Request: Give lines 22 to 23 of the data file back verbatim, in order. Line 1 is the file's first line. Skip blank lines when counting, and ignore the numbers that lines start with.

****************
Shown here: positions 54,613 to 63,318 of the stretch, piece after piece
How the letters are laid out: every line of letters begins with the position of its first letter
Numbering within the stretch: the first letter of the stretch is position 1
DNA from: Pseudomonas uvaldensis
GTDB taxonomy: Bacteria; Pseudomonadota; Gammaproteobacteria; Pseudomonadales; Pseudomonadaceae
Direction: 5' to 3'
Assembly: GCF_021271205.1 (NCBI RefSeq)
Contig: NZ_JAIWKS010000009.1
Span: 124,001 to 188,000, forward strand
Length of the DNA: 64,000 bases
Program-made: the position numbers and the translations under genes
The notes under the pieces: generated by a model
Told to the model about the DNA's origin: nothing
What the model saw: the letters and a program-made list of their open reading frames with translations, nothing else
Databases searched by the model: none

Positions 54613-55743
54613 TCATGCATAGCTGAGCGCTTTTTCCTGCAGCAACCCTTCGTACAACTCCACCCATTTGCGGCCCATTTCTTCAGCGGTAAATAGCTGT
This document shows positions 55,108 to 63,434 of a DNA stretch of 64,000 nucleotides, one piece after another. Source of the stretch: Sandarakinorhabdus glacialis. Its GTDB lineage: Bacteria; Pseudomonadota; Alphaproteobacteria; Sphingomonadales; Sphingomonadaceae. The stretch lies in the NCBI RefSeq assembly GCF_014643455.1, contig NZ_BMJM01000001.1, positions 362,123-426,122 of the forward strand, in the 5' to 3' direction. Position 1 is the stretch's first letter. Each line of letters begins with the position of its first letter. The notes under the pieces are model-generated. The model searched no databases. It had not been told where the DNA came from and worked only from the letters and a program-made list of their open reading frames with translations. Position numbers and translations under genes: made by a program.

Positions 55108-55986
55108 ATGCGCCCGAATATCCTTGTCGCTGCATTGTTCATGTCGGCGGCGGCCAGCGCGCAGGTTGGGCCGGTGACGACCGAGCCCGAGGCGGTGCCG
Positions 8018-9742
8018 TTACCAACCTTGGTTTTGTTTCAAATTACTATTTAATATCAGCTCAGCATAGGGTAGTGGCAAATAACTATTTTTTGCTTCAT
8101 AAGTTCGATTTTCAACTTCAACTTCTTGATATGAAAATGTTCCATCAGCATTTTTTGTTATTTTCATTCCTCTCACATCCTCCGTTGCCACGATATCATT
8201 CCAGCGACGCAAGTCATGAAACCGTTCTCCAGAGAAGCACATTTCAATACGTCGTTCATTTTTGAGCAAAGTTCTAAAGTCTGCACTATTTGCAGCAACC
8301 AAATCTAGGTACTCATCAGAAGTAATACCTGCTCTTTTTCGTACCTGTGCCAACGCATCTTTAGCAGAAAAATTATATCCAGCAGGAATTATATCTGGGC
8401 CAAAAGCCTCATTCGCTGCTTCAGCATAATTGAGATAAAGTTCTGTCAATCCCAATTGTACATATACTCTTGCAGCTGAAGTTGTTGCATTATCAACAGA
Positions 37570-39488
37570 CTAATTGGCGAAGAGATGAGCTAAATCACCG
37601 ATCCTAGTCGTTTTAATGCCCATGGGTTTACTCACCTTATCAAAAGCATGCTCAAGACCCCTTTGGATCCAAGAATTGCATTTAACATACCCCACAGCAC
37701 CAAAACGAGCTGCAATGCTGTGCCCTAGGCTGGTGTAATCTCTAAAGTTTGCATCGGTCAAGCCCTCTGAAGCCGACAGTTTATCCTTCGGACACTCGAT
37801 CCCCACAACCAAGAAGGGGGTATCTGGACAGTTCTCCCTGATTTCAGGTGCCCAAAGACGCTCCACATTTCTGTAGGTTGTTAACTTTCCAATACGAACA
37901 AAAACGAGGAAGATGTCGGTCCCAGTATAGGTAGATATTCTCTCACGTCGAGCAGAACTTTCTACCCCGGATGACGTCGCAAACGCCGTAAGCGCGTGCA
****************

8018 TTACCAACCTTGGTTTTGTTTCAAATTACTATTTAATATCAGCTCAGCATAGGGTAGTGGCAAATAACTATTTTTTGCTTCAT
8101 AAGTTCGATTTTCAACTTCAACTTCTTGATATGAAAATGTTCCATCAGCATTTTTTGTTATTTTCATTCCTCTCACATCCTCCGTTGCCACGATATCATT